That dreaded second album. Do you try to recapture the sound and feeling of the first record, which almost never works, or do you try to move ahead to something entirely new? The Boy Least Likely To take the former route on their sophomore album, The Law of the Playground, and for the most part it works out pretty well. It doesn't reach the same giddy heights as their debut, The Best Party Ever, but that would have been a lot to ask. That record's wonderfully innocent blend of indie pop sweetness, child-like wonder, low-key fun, and inspired songwriting isn't the sort of thing that can be easily replicated, and the two best songs, "Hugging My Grudge" and "Be Gentle with Me," were the kind of songs bands are lucky to write once, much less top. That being said, the Boy give it their best shot here, and the best two songs, the melancholy "A Balloon on a Broken String" and the ultra-bouncy "When Life Gives Me Lemons I Make Lemonade," are very good pop tunes indeed. Wisely, the duo of Jof Owen (lead vocals) and Peter Hobbs (most instruments) retains the aspects that worked best on the debut, like their wide-eyed lyrical slant, the use of cute instruments like banjos and vintage synths, and the simple but almost maddeningly catchy melodies. They also add loads of friends helping out on various instruments and vocals (including actress Rashida Jones, who had appeared in the video for "Be Gentle with Me") to help bolster the record's sound. Which leads us to the main problem. The homemade, two guys and a couple friends approach has changed to two guys and a ton of people recording in a fancy studio, and it shows. The album falls just on the far side of slick, and a few of the questionably twee songs like "Stringing Up Conkers" or "Every Goliath Has Its David," which would have sounded cute and charming before, now sound overcooked and cloyingly sugary. A little less studio craft would have improved The Law of the Playground quite measurably and possibly put it on the same level as Best Party, since the songcraft and performances are nearly equal. Maybe next time out the two will get back to the simplicity that made them so appealing to begin with, and the resulting album won't have the faint tinge of disappointment that The Law of the Playground has.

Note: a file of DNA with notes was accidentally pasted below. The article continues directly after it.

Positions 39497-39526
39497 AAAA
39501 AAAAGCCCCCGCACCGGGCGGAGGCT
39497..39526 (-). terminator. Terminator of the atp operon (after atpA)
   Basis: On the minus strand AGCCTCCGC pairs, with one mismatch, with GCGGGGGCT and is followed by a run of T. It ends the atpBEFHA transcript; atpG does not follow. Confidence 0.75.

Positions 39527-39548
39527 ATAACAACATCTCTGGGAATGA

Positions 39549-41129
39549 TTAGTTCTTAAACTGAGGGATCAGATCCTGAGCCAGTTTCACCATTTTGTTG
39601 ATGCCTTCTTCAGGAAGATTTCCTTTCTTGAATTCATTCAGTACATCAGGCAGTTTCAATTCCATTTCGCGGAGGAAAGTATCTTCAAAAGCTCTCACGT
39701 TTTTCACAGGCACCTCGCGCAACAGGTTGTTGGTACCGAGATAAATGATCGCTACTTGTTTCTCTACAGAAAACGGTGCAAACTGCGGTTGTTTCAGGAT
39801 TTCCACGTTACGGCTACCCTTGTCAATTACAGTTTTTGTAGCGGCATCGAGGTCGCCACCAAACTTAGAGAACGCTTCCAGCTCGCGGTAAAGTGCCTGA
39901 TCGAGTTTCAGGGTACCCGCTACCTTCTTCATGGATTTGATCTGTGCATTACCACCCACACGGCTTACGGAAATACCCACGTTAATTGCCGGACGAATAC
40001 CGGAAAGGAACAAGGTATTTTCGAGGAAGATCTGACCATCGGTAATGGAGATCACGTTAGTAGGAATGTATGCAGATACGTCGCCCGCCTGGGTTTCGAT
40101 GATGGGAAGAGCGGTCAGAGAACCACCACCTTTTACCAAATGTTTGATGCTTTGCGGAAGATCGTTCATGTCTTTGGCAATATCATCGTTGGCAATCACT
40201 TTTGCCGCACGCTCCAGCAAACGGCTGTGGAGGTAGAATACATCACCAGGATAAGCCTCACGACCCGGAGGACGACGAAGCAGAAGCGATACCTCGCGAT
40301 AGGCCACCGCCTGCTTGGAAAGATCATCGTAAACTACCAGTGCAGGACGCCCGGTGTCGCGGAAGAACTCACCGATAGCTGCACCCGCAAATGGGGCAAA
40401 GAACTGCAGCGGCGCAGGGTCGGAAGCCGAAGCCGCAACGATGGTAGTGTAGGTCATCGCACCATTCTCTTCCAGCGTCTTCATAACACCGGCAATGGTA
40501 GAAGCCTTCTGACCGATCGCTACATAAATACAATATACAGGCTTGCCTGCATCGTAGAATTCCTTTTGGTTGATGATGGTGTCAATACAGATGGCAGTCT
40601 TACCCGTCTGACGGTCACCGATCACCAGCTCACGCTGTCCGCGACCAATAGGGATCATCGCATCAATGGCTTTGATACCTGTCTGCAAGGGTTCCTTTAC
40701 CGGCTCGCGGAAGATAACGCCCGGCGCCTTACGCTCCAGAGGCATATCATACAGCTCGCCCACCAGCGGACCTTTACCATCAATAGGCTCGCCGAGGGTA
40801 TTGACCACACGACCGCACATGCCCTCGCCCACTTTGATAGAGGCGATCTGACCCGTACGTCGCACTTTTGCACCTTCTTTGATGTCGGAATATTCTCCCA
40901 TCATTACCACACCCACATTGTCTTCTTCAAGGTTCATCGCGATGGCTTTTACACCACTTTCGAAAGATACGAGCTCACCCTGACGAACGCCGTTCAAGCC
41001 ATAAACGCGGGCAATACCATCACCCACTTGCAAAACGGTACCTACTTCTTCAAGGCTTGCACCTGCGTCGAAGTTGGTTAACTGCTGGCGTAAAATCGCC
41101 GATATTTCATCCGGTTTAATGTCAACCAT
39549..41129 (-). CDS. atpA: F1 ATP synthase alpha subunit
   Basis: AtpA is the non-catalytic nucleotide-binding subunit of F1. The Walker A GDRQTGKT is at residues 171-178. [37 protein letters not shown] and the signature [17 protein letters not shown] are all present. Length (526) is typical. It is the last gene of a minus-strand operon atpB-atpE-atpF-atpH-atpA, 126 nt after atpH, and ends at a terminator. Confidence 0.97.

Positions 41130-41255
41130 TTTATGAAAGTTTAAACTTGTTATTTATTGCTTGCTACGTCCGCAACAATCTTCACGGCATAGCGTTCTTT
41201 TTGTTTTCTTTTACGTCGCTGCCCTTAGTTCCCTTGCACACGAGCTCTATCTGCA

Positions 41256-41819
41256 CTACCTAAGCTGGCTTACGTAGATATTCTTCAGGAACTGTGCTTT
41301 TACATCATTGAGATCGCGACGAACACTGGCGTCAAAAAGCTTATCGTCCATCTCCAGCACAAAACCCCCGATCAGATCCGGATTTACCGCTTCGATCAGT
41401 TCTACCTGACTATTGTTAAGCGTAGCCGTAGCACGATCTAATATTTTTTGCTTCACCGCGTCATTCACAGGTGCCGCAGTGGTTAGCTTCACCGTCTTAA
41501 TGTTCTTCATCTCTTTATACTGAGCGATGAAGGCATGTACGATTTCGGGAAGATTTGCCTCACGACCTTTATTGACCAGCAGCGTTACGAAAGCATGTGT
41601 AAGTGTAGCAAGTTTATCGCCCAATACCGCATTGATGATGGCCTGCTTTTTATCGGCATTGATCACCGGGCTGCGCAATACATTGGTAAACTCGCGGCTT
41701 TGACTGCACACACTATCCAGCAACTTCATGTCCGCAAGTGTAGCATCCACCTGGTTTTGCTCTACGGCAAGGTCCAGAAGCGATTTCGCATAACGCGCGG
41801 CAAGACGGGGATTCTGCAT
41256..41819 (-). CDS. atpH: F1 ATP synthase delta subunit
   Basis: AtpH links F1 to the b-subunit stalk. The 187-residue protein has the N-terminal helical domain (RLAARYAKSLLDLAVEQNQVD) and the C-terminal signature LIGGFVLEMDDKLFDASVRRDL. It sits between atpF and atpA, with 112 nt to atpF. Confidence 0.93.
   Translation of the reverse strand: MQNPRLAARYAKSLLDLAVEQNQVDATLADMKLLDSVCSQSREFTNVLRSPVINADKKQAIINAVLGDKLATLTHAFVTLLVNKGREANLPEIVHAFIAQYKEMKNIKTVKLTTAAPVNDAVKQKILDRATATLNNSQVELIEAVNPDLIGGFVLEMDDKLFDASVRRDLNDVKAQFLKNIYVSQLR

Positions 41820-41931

AllMusic Review by Tim Sendra